I understand both of these perspectives. As a member of a BGLO and a Greek Life advisor, countless times, I have seen the teaching of strolls and steps used for community building between MGC and BGLOs and Panhellenic Conference and Interfraternity Council (historically white) organizations. On the other hand, I’ve also attended stroll competitions where I could barely stay in my seat because the appropriation was so real.

The main thing that this situation reveals is a disconnect within our BGLO community on if we should or should not teach white, non-BGLO people how to stroll and step. Because the fact of the matter is that they’re not learning this on their own; our BGLO members are teaching them (which is a main reason why some do not agree that it is cultural appropriation, being that permission is given). Whether you like it or not, this has become a popular collegiate norm. If we want to see change, this internal dissonance must be addressed; I encourage all of our organizations to create space in chapter and council meetings, regional conferences, and international conferences for this topic to be discussed.

Hear each other out. Listen to why some of us feel there’s no issue, and listen to why some of us believe the tradition needs to be held in high regard and reserved for BGLO members only. Maybe then we will be able to collectively decide one way or the other.

But I know that’s wishful thinking. It will be extremely difficult to come to a true consensus or for everyone to be willing to compromise. So while I acknowledge and understand the perspective that this is cultural appropriation and that some BGLO members feel it should be eliminated completely, I also acknowledge that some of y’all will continue to teach non-BGLO, white people how to stroll and step (and I understand that, too). And for you, here are 3 ways to do so in a constructive and meaningful way, moving away from outright cultural appropriation and disrespect.

 

1. Only allow strolling and stepping by non-BGLO people to occur at BGLO-sponsored events.

Strolling and stepping are our traditions. Period. Limiting strolling and stepping by non-BGLO members to the annual non-BGLO stroll competition or fundraiser that is hosted by us gives us the opportunity to control how this goes. We get to set boundaries and parameters. Let the non-BGLO participants know that this is a unique occasion and that it would be inappropriate for them to stroll at a social event or continue on as a step/stroll team outside of this event.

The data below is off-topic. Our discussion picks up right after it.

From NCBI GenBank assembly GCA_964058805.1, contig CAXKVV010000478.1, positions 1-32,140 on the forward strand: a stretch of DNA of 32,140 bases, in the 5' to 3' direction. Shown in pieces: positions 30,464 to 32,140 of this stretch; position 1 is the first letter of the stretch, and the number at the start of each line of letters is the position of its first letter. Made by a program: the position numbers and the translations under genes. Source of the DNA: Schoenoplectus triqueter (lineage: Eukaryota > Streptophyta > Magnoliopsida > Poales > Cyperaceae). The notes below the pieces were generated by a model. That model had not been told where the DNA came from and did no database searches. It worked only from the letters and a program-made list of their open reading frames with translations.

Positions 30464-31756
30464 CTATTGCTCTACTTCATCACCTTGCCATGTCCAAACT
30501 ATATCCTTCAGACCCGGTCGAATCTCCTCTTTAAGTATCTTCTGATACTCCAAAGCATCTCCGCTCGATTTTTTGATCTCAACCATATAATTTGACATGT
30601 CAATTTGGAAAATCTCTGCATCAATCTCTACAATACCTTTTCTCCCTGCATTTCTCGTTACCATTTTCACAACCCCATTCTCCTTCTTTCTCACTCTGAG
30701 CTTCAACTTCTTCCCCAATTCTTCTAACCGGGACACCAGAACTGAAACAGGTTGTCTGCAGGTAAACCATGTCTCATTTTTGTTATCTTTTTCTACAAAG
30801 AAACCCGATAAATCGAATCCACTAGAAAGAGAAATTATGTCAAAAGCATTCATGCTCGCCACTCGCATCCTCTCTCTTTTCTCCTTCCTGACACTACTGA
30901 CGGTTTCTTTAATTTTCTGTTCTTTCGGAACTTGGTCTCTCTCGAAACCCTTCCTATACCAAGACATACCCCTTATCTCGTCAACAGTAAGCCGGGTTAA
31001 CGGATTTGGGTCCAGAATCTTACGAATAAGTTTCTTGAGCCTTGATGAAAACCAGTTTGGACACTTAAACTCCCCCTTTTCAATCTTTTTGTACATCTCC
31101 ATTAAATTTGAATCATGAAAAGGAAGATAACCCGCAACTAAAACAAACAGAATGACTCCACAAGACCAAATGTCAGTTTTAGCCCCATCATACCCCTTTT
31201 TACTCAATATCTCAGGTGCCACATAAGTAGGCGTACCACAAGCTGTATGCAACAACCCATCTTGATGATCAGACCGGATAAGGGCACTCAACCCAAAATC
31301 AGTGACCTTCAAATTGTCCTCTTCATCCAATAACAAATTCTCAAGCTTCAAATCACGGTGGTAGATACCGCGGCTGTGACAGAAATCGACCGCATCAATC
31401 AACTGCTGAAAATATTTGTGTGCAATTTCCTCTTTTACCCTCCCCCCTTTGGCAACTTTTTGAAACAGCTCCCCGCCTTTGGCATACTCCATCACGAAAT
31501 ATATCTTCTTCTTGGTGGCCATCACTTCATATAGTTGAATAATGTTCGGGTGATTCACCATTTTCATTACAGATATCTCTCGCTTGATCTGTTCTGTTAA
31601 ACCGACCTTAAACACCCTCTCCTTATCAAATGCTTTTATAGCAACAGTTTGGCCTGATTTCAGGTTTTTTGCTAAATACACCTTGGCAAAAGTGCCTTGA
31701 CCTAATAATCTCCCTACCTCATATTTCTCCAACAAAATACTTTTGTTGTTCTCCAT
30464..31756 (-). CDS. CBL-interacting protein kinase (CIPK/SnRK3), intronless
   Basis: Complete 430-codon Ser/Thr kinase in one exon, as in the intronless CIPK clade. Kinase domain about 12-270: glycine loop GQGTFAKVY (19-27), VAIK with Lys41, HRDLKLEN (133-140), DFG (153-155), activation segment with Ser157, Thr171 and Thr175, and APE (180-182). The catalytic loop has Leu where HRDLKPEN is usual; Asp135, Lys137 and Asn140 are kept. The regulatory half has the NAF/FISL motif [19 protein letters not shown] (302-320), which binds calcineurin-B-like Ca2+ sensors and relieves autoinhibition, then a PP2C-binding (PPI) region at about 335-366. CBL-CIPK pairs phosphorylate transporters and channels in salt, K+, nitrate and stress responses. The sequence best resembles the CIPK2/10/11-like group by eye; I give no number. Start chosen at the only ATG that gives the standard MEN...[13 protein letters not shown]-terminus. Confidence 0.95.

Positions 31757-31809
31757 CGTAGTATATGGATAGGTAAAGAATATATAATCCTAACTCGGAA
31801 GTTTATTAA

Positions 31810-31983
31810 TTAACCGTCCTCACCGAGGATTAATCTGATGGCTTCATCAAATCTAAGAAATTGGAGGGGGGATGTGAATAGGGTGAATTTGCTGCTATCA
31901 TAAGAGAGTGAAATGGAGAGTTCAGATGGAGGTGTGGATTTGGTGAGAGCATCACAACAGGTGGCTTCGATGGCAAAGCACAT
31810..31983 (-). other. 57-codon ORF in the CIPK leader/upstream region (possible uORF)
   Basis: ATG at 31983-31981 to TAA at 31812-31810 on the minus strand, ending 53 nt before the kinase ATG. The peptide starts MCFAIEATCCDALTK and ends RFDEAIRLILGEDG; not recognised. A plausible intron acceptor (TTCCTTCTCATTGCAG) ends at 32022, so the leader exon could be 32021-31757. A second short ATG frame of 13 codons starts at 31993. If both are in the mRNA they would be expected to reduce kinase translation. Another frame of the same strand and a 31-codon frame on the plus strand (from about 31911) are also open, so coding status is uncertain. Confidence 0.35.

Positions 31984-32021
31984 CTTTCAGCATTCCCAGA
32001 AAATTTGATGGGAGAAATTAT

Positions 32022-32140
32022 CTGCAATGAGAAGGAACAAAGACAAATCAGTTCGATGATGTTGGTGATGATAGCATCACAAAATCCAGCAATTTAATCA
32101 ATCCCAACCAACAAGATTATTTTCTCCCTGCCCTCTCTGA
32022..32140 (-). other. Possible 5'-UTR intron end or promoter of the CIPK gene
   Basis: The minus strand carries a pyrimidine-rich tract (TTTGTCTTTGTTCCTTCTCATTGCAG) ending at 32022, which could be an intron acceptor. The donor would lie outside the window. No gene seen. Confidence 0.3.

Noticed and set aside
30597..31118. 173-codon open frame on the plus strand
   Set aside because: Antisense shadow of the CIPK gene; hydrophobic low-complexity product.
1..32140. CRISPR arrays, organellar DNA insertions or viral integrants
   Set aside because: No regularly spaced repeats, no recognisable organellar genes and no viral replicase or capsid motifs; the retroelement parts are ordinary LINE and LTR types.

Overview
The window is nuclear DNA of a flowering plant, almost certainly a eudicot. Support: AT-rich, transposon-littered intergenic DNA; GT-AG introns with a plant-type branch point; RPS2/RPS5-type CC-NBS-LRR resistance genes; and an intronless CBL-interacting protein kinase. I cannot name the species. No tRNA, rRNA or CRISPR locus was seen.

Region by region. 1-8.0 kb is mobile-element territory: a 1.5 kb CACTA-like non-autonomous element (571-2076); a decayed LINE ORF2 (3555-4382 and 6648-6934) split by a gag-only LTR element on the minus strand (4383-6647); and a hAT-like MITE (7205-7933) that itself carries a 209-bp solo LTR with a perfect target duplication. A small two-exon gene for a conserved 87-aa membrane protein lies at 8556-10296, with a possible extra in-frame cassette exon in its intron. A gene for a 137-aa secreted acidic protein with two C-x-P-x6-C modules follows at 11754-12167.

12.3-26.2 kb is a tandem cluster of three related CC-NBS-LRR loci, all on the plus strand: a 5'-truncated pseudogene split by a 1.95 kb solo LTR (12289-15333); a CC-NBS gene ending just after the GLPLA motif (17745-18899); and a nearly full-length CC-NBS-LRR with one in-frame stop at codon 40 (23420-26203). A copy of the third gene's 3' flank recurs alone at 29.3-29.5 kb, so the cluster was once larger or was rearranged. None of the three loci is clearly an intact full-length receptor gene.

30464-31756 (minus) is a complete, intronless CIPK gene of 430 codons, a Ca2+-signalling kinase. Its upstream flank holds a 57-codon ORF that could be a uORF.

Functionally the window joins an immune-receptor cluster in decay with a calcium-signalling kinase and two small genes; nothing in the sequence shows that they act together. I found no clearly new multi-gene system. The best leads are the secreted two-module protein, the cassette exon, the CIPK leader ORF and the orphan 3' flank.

If a Panhellenic or IFC organization, or any non-BGLO entity (the orientation department in the University of Louisville case), ever takes it in their own hands and is creating strolls or making strolling a part of their sponsored events, I highly encourage you to have a conversation with them about why that is inappropriate, and also contact your Greek Life advisor to address this, as well. Never feel that as a BGLO member/student, you have to participate or accept a request to teach strolling/stepping to non-BGLO members. If we are going to share our culture, it should be on our own terms, in our own way, and at our own events.

 

2. ALWAYS provide a history of stepping and strolling.

Before you teach them anything, give them a history lesson. They want to partake in our culture? They need to learn about and understand it first. Talk about when and how strolling and stepping became a part of BGLO culture. Explain how important it is to us. Talk about the rules and protocol of stepping and strolling, and how y’all don’t even let your LS (line sister) and LB (line brother) who is rhythmically challenged get in the line or the show. In all seriousness, all this information will help the non-BGLO people understand the value of these traditions. Even though they are being given an opportunity to engage in the experience, they will now have context and an appreciation and respect for the tradition, and are less likely to take the culture on for themselves outside of this specific occasion. A history lesson should also be given at your event before the competition or performances begin to ensure that the audience is also educated. Contrary to cultural appropriation, cultural appreciation includes learning about and listening to people of the culture. Providing history will help you achieve that.

 

3. Don’t give them EVERYTHING.

It is very possible for us to share the traditions of stepping and strolling without giving away every single aspect that is near and dear to our hearts. However, some of us struggle to see that fine line. Unfortunately, I have attended stroll and step competitions that included non-BGLO people and have been absolutely mortified by seeing them link up and death march, sing All of My Love, shimmy, and more.

Y’all. We don’t have to give them everything. These are our traditions. It’s our history. Only we can truly understand the meaning and importance of these movements and songs. We can teach others how to step and stroll without handing them everything that we had to work hard to have the privilege to do. Put them in a line, incorporate some popular dances, teach them some steps from your middle school step team, and call it a day. That’s all they need.

I know this is an ongoing discussion topic and I’m sure some of you already have your rebuttals; and that’s okay. Let’s have the conversation; it’s needed. I hope this provides a new perspective to some, challenges you to think, and helps us to better understand each other.